None of this excuses or mitigates the conduct of the GOP House Leaders in the slightest. Nor does it vindicate the claim that this was some sort of "dirty trick" on the part of Democrats to sabotage GOP electoral chances. To the contrary, Miller, the House Democratic Caucus staffer, appears to have been genuinely disturbed by the emails and he took appropriate action -- he sent them to the media not in the weeks before the 2006 election, but all the way back in October, 2005, when he concluded (reasonably and, as it turns out, correctly) that the media was a far better vehicle for stopping Foley than the GOP-led House, which would protect Foley.
But what it does mean is that Emanuel was guilty of exactly what he was accusing the GOP House Leadership of. And his hypocritical, pious lectures about the "warning signs" which GOP Leaders had were dishonest at their core.
An entire essay can be written -- and probably should be -- about why things like this matter so much, but for the moment I will just make a couple of observations. I wrote a lot about the Foley scandal back in October and repeatedly argued that I thought that worse than the GOP House Leader's inaction was the obvious lies they were telling in order to protect themselves once the scandal was uncovered. For instance:
This scandal is not and has never been exclusively -- or even primarily -- about what GOP House leaders did in 2003 or 2005 regarding Mark Foley. That is a big part of the story, but bigger still is the blatant lies they have been telling ever since this scandal began.
As much attention as has been devoted to what GOP House leaders did and did not do with regard to Foley, more attention needs to be paid to what is, in my view, the more important issue -- that ever since this scandal began, Hastert and the other key GOP figures at the center of the scandal, including Hastert's Chief of Staff, have blatantly lied repeatedly about what happened. And they still are.
But Emanuel was guilty of the same thing. Exactly the same thing. And he sat there on ABC and adopted this melodramatically concerned, earnest voice as he expressed righteous outrage that the GOP could let someone like Foley become the head of the "Missing and Abused Children Caucus" even though they had "warning signs" of Foley's conduct -- "warning signs" which Emanuel also had, even if not as many.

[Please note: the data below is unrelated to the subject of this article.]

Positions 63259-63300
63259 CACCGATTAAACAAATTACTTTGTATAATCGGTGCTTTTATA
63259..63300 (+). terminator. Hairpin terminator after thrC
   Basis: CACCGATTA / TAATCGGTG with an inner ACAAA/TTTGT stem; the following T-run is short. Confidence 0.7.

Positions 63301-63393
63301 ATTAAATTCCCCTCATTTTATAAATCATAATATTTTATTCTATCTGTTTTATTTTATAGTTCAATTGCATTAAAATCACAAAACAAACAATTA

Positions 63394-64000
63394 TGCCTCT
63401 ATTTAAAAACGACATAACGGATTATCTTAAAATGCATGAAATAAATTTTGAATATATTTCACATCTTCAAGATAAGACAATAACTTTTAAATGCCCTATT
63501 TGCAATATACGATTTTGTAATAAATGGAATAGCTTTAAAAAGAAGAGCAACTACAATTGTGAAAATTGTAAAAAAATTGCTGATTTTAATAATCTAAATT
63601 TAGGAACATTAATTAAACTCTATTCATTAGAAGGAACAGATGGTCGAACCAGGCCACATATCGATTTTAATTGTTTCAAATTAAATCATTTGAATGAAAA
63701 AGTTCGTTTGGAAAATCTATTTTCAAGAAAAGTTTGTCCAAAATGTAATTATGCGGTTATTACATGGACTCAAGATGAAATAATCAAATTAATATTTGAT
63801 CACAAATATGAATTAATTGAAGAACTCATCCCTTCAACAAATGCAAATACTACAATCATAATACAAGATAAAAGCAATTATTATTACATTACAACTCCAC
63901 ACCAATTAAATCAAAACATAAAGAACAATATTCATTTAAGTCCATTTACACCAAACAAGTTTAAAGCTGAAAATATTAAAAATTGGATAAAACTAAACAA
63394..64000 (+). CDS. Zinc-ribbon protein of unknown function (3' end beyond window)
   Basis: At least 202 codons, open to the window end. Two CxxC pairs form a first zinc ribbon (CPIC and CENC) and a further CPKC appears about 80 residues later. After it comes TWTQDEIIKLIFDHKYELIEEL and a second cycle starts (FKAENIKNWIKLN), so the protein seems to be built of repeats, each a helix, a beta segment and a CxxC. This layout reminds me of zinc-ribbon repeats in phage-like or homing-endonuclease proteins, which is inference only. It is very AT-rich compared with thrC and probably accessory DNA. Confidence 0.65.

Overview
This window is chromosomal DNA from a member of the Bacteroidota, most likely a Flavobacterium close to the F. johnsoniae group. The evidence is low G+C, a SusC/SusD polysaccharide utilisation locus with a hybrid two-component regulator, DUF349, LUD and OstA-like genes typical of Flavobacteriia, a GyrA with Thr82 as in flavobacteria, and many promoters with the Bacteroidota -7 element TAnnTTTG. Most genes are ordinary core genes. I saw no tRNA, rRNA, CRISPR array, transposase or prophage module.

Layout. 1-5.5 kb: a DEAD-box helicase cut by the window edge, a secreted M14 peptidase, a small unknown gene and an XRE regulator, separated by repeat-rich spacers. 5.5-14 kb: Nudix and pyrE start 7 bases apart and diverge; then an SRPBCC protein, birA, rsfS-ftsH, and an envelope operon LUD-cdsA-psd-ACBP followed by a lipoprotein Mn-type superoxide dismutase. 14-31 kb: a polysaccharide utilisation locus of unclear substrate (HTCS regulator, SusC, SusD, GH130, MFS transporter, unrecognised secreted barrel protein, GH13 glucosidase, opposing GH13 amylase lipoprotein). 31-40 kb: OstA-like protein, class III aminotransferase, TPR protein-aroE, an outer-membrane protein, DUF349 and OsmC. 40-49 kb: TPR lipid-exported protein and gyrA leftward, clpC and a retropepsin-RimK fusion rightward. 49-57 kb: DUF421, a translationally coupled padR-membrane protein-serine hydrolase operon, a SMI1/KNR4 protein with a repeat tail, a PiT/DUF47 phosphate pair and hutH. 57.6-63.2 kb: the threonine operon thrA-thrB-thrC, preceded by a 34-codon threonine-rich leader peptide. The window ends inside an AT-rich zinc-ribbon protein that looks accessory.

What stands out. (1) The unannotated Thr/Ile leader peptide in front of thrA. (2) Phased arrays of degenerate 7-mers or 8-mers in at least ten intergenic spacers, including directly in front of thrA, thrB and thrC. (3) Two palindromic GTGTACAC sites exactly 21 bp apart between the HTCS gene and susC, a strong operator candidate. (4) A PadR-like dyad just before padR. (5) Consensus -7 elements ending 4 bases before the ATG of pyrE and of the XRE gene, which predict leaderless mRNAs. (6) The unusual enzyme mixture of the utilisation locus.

It's possible that the Democratic takeover of Congress can result in genuine and meaningful -- and desperately-needed -- change for our country. But it's also possible that it could result in nothing notable, that it will produce only the most marginal and politically risk-free actions, all justified by the need not to do anything too "extreme" due to a fear of harming their 2008 electoral prospects.
Which course Democrats take will be determined by whether they are guided by political figures committed to genuine change due to a conviction that such change is needed (even if that means incurring some political risks), or whether they are driven by cynical, exclusively political and dishonest Beltway operatives like Rahm Emanuel.
To compete with Republicans, Democrats need not only political idealists, but also calculating strategists who are devoted to winning. That's fair enough. But they also need to enforce some (at least) minimal ethical standards if they are to avoid becoming indistinguishable from the rotted and corrupt GOP tyrants who were just so deservedly tossed out of power. Rahm Emanuel seems to fall well below even those most minimal standards.